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December 2011

Barry Wallman et al. v. Benjamin Suddock - Insurance Policy Terms Not Subject To Unreasonable Interpretation

A Schedule of Underlying Insurance that Failed to Identify a Specific General Liability Policy Did Not Create an Ambiguity and Did Not Provide an Unreasonable Expectation of Coverage

(November 17, 2011) __ Cal.App.2nd __; 11 C.D.O.S. 13980

The California Court of Appeal, Second Appellate District, affirmed the granting of defendants' motions for summary judgment and denying plaintiffs' motions for summary judgment pursuant to a reasonable interpretation of an umbrella policy's schedule of underlying insurance and finding that an insurance agent did not breach a duty owed.  The Court of Appeal held the trial court had not erred in interpreting the schedule of underlying insurance to include only underlying insurance issued by the identified carrier and policy period.  The Court rejected plaintiffs' contention that the policy's schedule of underlying insurance was ambiguous for stating "TBD" under "policy no" and thus applied to a policy issued by another carrier covering a previously owned property.  Applying the material facts, the Court found no ambiguity and no reasonable expectation of coverage.  The Court also found no material facts that the agent breached a duty owed plaintiffs.
Plaintiffs/appellants Barry, Stan, and Nancy Wallman  (the "Wallmans") owned several real properties, including an apartment building located at 1325 Ingraham Street, Los Angeles, California (the "Ingraham Property"), which the Wallmans sold in 2001.  The Ingraham Property was insured by Crusader Insurance Company ("Crusader").

In 2004, the Wallmans formed RTG Investments, Inc. ("RTG"), a California corporation which owned 23 Limited Liability Companies, each holding the Wallmans' real property.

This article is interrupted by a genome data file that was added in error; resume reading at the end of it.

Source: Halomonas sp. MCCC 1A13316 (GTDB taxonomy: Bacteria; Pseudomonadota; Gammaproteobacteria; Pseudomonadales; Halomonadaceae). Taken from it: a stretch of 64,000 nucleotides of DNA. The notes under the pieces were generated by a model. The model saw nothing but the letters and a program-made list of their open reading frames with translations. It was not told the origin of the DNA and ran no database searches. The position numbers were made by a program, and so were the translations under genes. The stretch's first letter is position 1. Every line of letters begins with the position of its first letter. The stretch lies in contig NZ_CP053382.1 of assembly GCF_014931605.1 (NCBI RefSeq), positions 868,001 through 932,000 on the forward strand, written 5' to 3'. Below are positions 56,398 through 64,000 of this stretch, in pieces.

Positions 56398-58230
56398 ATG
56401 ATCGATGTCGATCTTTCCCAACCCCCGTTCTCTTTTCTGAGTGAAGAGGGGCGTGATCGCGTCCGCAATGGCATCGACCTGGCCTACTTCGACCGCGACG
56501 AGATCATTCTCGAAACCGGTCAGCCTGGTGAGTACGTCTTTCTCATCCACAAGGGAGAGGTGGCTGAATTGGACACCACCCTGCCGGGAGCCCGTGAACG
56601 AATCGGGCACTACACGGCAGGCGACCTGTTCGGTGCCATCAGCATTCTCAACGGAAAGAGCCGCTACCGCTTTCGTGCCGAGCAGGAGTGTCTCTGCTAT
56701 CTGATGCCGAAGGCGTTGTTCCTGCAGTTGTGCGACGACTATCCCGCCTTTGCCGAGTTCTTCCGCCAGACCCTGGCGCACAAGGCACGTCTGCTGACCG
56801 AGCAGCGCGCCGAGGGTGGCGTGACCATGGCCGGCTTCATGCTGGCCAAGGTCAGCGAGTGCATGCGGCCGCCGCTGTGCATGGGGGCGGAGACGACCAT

In 2004, RTG retained defendant insurance agent Benjamin Suddock ("Suddock") to procure general liability and excess insurance coverage for the Wallmans' properties.  Suddock placed general liability policies issued by Capital Insurance Group ("Capital) to each of RTG's LLC's and the LLC's respective property.  The Capital polices covered policy period 7/15/05-7/15/06 and had limits of $1M per occurrence and $2M aggregate. 

Suddock placed an excess/umbrella policy issued by defendant/respondent American Guarantee & Liability Insurance Company ("American Guarantee") to RTG for the policy period 7/15/05-7/15/06.  Coverage A of the American Guarantee policy provides:  "we will pay on behalf of the insured, those damages covered by this insurance in excess of the total applicable limits of underlying insurance."

The American Guarantee policy's Schedule of Underlying Insurance identified the underlying primary insurance as follows: 
"Company: Capital Insurance Group
"Policy No.: TBD
"Term: 07/15/05 to 07/15/06
"Coverage: Commercial General Liability
"Applicable Limits: $2,000,000 Each Occurrence"

Endorsement No. 2 identified 25 properties covered by the American Guarantee policy.  The Ingraham policy was not a covered property.

In 2006, Anthony Rodriguez, a tenant of the Ingraham, through his guardian ad litem, filed a lawsuit against Barry Wallman for injuries he suffered when he fell out a window at the Ingraham in 1994.  The Wallmans' tendered the claim to Crusader, which had provided coverage for the 1993-1994 policy years with limits of $500K per occurrence.  The Wallmans also tendered the claim to American Guarantee with the expectation that potential liability exceeded the Crusader policy limits.  American Guarantee denied coverage.  The Rodriguez case settled for $1M.  Crusader contributed its policy limits and Barry Wallman contributed the balance.